It was Albert Einstein who said in 1932: “I believe the most important mission of the state is to protect the individual and make it possible for him to develop into a creative personality. . .”
More recent visitors to Asia often return feeling as though we, as Americans are falling behind as a society. They are impressed by advances in arcitecture and technology in what used to be, poorly developed countries by American standards.
Advances have been especially contrasting over the past few years and I have had friends return from tours of Asia who were exasperated over the shock of how far behind we seem to be. I propose that our losses as a culture correspond with the devaluation of arts classes and the decreasing cultivation of creative problem solving skills in education.
Taking a look at the excerpt from goals of education as reported to a UNESCO Regional Conference on Arts Education in Asia from May 2003. In this description we can take a look at how the arts are emphasized in curriculum.
Asian countries, like India, Thailand, Laos, South Korea and the Philippines, tend to request arts education expecting it to play a role in fostering children’s well-balanced personality, including teaching of ethical and moral values.”
In most Asian cultures, as children progress, time in arts classes increases. “Since integration of established subjects is a characteristic ..., “Arts and Humanity,” one learning domain among eight, is integrating holistically visual arts, music, and drama/dance performance.
This “Arts and Humanity” aims to foster children’s artistic intelligence, to encourage them to actively participate in artistic events, to enhance ability to appreciate arts, to cultivate a hobby in daily life, to enlighten artistic potential, and build healthy personality.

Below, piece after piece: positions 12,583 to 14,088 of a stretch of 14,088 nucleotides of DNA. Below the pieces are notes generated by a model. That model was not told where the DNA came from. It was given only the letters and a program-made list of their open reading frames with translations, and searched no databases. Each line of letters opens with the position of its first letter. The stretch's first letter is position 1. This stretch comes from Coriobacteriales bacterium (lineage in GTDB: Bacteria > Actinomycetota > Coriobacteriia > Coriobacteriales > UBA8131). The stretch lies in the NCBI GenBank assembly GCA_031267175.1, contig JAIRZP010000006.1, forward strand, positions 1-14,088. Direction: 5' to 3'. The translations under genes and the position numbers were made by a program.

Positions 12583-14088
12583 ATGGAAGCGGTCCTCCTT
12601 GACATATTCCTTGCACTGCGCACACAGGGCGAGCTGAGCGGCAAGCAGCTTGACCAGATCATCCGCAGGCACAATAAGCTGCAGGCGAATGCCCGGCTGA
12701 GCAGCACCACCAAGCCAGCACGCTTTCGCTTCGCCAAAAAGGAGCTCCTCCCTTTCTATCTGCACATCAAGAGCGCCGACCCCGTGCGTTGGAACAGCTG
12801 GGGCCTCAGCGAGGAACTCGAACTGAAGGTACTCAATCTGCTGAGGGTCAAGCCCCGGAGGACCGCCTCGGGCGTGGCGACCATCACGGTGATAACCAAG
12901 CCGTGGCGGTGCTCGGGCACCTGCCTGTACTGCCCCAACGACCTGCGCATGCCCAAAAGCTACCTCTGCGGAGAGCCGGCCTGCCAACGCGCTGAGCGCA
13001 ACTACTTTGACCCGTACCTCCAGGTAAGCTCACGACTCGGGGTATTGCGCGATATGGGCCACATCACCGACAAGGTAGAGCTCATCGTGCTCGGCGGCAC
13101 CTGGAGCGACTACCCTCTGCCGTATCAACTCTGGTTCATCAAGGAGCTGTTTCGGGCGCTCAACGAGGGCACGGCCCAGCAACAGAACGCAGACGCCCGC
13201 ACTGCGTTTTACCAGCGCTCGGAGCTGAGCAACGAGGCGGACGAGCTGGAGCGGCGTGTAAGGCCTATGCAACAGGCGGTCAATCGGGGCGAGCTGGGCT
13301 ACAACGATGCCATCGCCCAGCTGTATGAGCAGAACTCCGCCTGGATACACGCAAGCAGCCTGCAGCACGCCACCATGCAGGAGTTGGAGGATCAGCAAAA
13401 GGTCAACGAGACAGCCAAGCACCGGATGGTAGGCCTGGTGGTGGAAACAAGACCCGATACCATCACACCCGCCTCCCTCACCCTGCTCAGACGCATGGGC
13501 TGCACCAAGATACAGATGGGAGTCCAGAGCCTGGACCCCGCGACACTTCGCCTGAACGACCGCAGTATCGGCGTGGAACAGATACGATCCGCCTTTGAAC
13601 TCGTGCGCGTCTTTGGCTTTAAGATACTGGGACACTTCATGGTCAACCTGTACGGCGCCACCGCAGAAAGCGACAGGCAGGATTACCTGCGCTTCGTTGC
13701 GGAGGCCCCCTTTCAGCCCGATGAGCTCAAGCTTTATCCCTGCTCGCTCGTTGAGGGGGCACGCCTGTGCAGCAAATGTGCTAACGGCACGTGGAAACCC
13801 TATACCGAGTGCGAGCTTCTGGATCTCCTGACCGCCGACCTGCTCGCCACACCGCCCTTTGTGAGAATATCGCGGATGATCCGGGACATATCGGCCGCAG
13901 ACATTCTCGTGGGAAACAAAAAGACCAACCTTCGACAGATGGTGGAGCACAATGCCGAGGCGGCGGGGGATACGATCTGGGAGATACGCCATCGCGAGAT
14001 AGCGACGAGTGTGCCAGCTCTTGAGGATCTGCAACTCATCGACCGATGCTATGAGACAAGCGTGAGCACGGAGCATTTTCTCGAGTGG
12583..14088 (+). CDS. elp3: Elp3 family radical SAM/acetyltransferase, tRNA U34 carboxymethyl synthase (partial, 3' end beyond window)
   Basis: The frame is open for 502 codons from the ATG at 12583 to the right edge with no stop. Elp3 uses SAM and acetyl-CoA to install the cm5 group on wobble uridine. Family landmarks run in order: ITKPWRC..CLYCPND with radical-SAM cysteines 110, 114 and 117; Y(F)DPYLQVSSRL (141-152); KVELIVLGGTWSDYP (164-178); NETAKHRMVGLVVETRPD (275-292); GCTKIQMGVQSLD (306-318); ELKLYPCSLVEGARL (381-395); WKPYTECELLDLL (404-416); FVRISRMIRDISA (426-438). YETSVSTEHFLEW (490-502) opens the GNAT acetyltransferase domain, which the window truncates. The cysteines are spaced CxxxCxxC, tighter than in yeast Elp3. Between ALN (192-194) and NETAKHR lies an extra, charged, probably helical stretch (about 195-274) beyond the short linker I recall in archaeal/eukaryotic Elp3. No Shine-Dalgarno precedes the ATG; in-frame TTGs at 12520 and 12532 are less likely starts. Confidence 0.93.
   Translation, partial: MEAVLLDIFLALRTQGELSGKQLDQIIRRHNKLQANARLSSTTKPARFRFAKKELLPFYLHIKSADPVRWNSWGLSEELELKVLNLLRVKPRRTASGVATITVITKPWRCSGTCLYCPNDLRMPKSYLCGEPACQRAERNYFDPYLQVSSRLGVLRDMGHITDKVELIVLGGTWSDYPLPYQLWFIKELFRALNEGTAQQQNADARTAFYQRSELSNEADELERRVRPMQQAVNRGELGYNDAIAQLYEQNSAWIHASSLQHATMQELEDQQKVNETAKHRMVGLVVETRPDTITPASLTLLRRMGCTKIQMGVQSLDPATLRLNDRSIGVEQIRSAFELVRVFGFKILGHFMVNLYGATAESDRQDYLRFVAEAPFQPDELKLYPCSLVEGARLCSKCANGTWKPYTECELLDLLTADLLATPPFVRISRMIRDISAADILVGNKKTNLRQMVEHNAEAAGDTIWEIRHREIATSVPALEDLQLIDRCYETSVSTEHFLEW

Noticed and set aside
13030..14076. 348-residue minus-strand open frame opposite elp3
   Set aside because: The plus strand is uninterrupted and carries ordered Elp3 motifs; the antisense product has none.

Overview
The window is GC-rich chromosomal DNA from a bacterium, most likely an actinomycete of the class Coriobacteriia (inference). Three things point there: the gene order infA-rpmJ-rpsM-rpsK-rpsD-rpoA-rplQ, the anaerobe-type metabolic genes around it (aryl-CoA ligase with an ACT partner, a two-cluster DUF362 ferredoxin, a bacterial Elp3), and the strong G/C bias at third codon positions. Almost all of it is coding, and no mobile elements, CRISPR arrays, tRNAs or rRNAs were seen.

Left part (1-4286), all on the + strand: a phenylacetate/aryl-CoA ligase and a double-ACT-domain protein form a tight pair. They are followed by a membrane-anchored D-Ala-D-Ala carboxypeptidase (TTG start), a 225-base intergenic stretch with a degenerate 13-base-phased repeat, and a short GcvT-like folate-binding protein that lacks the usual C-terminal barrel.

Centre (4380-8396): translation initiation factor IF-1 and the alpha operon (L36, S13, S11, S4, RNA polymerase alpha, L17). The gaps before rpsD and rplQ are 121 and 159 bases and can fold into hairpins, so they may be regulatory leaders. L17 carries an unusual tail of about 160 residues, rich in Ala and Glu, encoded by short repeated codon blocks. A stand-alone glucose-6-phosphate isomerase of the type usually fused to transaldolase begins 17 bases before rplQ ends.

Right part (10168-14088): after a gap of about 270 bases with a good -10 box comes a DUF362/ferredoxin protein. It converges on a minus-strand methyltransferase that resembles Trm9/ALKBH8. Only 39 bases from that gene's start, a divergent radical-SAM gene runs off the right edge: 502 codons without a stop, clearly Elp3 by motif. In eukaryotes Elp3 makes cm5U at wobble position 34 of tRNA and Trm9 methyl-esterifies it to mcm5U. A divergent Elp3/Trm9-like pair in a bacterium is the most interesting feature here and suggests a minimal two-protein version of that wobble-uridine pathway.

In general, “Arts and Humanity” classes are provided for first and second grade students for 3 – 4 hours per week, 3.75 – 5 hours for third and forth graders, 4.05 – 5.4 hours for fifth and sixth, 4.2 – 5.6 hours for seventh and eighth, and 4.5 – 6 hours for ninth graders.” (Arts Education in Asia Prepared for the UNESCO Regional Conference on Arts Education in Asia May 2003). When was the last time you checked how much arts time your child gets in school? I don't mean the 10 minutes that might be alloted during social studies. Please check in with your arts teachers, especially those who have been teaching for several years.
During a time when Asia has increased arts education time in schools, US schools have drastically cut back arts time. Perhaps the current trend to continue chopping away at arts education is the wrong direction for our children.
Rosemary is a tutor and licenced NYS educator. She teaches English as a Second Language classes in Northern Westchester, Putnam and some regions of Connecticutt. She holds an MS in Art Therapy.